Start by creating a geometry node in the global network and double click it to expand.
Within the geometry internal network press tab and create a sphere, in its properties update the ‘primitive type’ to ‘Polygon Mesh’, this will give us plenty of primitives (or faces) to play with:
Again press tab and create a ‘Group range’ node. With the new node selected update the ‘Method’ dropdown in its properties to Start/End as we will be using a start and end value to define our group:
Once you select this option, you’ll notice that only 1 primitive will be highlighted in the viewport:
This is because the default start and end values of the start/end method are 0 and 1, the highlighted primitive is ‘1’.
By modifying the end value in the ‘
To make things easier we can display the primitive (or point) numbers in the viewport, I’ve highlighted each option in the screenshot below and pointed to the relative attribute that the numbers would display for, they icons are also pretty self-explanitory:
The selected range can be inverted by simply checking the ‘Invert Range’ option in the grouprange node properties.
You can also apply filters to the selection, for example, we could choose to select every other primitive.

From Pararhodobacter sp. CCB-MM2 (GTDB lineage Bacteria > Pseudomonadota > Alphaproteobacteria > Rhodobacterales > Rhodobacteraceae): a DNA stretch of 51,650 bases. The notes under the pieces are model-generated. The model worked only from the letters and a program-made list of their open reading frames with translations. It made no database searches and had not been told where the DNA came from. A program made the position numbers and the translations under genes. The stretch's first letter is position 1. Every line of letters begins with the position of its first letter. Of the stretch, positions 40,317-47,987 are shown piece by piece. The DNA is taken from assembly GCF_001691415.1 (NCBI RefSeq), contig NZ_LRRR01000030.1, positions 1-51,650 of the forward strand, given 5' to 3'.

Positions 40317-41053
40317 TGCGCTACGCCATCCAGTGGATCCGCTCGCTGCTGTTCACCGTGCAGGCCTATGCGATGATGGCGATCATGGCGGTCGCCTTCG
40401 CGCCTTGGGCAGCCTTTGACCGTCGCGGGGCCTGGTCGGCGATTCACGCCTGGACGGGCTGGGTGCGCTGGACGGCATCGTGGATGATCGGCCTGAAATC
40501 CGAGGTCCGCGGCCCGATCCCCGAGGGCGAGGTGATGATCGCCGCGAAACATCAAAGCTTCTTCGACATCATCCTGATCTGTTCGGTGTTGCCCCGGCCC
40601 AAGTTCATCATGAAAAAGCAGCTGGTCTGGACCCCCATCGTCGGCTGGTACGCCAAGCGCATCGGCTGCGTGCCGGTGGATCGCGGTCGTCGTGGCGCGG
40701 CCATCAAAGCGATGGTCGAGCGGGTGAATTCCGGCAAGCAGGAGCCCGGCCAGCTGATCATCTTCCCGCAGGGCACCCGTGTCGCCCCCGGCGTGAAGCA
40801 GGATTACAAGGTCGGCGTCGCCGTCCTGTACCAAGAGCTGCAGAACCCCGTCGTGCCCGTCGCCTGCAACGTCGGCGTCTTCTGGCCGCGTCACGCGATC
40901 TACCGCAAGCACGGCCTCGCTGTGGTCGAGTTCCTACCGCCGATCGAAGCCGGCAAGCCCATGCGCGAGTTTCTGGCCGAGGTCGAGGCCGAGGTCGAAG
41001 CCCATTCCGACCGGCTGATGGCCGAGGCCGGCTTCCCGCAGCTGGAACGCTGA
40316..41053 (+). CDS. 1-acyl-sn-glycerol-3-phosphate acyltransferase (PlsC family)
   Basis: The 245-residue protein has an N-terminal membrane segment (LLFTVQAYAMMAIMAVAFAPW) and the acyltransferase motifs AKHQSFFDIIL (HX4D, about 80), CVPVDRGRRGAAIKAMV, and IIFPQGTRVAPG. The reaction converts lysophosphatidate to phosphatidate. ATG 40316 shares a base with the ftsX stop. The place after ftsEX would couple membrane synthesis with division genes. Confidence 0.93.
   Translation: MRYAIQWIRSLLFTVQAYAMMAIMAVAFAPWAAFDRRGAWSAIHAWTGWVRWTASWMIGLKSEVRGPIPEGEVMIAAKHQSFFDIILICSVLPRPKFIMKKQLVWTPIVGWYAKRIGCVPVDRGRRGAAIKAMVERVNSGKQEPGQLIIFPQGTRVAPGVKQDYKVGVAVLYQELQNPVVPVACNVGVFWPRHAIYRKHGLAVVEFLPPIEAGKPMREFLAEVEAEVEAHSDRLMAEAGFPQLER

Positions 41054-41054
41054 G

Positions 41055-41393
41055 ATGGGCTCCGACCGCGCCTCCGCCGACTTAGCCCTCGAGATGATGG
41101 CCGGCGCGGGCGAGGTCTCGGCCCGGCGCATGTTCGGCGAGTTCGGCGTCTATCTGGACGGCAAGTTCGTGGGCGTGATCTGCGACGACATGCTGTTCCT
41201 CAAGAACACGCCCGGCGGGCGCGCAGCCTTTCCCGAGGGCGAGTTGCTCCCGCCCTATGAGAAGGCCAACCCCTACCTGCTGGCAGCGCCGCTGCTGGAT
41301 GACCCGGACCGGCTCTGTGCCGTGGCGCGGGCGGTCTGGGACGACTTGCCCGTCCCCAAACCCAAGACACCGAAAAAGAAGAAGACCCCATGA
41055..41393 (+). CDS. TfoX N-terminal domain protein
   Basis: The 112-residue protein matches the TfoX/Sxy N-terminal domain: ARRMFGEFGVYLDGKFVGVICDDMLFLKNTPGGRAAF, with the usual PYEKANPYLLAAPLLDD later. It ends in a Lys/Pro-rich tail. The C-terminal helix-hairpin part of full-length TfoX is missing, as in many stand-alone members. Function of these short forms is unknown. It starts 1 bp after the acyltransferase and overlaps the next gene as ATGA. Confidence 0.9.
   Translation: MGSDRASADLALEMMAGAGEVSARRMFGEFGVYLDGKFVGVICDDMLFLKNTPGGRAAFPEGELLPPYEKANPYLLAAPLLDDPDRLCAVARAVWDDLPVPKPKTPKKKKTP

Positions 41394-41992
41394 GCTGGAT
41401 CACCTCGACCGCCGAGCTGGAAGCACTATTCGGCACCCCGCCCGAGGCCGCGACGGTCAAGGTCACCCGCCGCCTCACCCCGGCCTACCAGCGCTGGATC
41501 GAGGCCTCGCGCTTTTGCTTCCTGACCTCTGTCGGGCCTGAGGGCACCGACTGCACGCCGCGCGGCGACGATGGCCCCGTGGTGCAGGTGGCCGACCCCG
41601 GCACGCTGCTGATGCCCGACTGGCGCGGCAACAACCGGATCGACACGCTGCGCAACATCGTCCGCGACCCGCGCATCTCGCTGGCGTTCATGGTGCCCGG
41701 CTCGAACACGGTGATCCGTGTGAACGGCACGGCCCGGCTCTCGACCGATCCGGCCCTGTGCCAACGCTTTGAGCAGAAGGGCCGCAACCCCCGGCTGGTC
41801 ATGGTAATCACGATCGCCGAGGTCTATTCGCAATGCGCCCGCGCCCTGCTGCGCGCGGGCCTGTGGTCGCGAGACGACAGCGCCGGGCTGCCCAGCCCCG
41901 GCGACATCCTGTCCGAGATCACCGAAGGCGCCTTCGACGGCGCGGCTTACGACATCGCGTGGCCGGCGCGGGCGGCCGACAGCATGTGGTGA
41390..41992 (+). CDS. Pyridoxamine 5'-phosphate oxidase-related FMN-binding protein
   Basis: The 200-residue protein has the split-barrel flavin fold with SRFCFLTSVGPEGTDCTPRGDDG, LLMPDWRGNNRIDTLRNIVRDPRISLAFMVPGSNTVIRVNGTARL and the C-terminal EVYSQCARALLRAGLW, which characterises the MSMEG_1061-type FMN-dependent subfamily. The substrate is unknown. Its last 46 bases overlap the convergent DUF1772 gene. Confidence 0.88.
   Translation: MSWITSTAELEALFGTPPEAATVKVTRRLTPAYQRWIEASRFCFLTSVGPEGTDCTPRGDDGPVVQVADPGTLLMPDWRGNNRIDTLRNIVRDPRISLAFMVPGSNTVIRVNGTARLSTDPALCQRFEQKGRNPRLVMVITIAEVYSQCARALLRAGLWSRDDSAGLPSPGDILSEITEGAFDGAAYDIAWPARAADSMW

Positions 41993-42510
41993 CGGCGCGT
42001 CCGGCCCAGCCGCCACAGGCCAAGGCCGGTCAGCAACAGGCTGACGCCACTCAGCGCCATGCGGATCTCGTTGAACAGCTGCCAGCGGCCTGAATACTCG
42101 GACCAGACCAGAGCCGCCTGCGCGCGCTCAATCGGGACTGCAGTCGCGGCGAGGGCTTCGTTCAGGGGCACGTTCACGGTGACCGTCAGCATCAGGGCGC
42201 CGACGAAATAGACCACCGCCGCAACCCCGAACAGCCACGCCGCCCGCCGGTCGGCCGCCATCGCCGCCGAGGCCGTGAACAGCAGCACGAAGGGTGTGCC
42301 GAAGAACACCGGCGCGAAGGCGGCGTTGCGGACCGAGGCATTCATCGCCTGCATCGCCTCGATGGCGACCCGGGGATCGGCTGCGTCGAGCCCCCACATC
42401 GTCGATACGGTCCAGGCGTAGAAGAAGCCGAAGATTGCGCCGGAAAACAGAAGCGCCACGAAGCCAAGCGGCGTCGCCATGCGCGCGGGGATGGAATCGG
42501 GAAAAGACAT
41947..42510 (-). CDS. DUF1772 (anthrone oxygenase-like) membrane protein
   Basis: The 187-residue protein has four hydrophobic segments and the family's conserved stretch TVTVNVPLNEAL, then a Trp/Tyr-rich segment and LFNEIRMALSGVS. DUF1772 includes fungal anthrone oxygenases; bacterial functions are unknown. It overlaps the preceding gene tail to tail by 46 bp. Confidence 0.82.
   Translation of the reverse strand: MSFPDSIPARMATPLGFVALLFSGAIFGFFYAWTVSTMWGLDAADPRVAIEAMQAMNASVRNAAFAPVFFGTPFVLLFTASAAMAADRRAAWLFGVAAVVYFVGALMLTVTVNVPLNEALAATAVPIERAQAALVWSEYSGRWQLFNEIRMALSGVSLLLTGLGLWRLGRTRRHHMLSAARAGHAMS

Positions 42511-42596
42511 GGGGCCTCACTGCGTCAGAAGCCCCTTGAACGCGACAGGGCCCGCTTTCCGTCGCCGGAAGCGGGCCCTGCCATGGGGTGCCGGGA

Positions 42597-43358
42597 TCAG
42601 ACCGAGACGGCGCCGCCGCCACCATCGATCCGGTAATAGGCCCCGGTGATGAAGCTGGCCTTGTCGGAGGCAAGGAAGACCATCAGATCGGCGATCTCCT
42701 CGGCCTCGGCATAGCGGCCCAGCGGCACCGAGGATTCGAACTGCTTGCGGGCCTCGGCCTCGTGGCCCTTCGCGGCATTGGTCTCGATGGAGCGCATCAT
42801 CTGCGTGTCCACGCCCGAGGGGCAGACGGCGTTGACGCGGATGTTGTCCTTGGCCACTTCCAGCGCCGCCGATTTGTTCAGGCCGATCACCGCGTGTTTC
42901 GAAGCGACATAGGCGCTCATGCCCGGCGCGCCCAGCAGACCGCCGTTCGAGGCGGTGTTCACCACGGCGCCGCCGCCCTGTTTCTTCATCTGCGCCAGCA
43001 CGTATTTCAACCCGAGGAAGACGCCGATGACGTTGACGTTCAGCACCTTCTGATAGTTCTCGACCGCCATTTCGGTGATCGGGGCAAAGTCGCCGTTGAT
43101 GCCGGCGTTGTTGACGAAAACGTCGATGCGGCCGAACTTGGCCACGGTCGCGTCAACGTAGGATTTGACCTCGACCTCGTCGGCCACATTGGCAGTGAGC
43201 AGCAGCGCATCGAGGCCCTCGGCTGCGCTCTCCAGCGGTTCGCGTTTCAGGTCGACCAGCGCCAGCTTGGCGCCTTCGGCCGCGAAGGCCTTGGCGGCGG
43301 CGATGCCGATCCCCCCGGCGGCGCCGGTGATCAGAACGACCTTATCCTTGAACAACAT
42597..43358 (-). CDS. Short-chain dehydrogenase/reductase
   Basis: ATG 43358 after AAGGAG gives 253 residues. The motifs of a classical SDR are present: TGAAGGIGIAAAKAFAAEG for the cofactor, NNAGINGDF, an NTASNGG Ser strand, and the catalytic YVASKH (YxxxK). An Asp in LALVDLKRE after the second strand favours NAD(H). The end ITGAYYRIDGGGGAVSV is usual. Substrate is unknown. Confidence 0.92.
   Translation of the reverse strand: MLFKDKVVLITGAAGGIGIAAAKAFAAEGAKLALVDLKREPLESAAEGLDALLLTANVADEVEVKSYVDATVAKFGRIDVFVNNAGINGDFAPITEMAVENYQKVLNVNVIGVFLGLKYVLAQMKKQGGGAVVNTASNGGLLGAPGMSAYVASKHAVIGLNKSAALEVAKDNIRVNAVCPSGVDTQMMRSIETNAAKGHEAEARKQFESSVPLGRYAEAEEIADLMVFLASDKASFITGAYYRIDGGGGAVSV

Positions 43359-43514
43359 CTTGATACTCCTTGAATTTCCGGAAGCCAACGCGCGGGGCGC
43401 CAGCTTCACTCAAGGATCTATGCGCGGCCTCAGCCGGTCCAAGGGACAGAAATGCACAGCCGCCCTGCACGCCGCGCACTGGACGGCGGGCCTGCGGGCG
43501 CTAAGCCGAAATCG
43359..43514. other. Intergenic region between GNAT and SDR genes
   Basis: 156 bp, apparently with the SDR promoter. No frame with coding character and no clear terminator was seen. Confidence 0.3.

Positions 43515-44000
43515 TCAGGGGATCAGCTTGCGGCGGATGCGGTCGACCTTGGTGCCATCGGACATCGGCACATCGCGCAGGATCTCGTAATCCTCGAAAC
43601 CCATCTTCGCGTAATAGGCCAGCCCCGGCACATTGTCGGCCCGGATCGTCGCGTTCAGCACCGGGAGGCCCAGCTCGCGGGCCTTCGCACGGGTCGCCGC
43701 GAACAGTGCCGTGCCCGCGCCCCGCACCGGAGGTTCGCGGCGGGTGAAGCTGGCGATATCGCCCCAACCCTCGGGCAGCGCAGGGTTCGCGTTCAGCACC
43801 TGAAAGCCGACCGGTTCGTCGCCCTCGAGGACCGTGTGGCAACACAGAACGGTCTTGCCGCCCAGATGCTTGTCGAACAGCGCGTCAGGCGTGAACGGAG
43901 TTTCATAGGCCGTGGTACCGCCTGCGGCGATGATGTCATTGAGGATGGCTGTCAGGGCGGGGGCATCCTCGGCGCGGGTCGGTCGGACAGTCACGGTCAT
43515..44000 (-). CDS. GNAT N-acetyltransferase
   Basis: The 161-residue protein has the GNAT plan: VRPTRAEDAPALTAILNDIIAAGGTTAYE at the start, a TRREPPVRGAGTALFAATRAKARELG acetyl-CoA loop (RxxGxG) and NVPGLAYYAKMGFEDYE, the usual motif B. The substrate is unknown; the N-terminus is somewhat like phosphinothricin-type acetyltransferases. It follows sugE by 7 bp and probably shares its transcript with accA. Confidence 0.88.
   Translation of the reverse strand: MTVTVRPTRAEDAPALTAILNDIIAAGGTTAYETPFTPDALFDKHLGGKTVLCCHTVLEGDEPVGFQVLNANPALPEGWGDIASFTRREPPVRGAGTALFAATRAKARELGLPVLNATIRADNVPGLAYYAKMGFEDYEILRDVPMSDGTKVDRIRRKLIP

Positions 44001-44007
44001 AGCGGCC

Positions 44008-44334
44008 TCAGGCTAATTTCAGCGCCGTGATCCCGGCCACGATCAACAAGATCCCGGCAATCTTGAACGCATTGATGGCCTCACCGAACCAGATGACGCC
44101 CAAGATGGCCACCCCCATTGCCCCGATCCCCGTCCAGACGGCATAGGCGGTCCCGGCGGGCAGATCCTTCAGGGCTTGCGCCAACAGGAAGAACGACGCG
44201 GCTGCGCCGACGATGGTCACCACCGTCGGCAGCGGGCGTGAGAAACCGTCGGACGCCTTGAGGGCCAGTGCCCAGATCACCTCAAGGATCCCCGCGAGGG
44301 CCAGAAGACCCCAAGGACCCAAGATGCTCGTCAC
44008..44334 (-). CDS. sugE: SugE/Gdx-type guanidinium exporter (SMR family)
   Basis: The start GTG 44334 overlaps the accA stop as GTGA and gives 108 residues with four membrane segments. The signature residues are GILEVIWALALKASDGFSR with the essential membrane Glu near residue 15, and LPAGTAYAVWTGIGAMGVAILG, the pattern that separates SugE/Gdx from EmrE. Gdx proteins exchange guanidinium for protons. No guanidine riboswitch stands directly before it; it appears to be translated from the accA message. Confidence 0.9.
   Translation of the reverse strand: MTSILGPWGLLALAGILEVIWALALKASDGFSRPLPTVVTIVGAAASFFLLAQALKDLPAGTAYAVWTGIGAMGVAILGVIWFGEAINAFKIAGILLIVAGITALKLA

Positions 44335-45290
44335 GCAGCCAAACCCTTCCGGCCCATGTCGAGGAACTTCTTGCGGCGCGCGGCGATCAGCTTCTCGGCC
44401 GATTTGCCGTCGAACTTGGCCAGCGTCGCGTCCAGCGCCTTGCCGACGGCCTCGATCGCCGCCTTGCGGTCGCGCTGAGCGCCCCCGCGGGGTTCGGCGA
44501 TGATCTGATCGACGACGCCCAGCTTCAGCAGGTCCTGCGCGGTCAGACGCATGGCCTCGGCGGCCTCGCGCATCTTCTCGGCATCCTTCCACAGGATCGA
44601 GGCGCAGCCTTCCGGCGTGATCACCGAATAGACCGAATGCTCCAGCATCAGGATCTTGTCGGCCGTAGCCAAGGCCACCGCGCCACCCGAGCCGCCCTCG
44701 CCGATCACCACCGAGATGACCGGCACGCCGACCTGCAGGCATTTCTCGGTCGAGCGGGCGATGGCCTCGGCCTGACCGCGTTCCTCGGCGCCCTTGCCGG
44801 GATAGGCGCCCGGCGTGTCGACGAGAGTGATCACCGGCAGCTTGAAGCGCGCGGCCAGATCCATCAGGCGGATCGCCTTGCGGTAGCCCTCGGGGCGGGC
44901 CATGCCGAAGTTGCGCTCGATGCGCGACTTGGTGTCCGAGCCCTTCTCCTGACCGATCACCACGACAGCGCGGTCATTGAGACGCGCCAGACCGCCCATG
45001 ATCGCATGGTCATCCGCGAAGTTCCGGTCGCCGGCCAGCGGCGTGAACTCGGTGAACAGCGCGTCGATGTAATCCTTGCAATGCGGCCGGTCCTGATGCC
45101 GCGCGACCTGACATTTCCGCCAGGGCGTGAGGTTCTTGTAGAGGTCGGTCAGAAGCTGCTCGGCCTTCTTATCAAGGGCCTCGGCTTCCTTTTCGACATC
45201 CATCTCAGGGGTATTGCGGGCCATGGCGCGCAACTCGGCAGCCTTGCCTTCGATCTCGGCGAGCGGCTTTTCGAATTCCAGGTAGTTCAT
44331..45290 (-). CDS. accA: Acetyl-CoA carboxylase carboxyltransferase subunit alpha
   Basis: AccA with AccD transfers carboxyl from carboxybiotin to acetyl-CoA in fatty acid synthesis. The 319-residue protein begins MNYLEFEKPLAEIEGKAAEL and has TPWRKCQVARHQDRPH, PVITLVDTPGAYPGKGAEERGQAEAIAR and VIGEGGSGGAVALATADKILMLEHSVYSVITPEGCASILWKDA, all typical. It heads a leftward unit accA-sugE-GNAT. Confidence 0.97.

In the following
We have selected a range of primitives based on a start and end range and applied a filter (selecting every other one). We can not manipulate our selection by adding additional nodes to our geometry network.
Deleting a group
We can delete the selected group by adding a delete node and connecting it to the group range node, then select our created group from the delete node properties:
Using the frame number to animate
We can do something interesting at this point, if we select the group range node and in its properties specify the end primitive as the value equal to the frame number we get some cool results:
What will happen is that as the animation plays through the timeline, the value of the end range will increase with the frame number. The result is that we see the sphere disappearing one primitive at a time:
Select ‘Invert Range’ to get the opposite effect, where the sphere is constructed one primitive at a time:
Adding detail to the sphere
To give the sphere more detail we can also add a extrude (Select ‘Individual elements’ from the dive into dropdown to separate the extrudes) and a bevel node:
We can also add a sort node and specify the primitive sort as Random, resulting in the sphere being constructed one random primitive at a time rather than in order: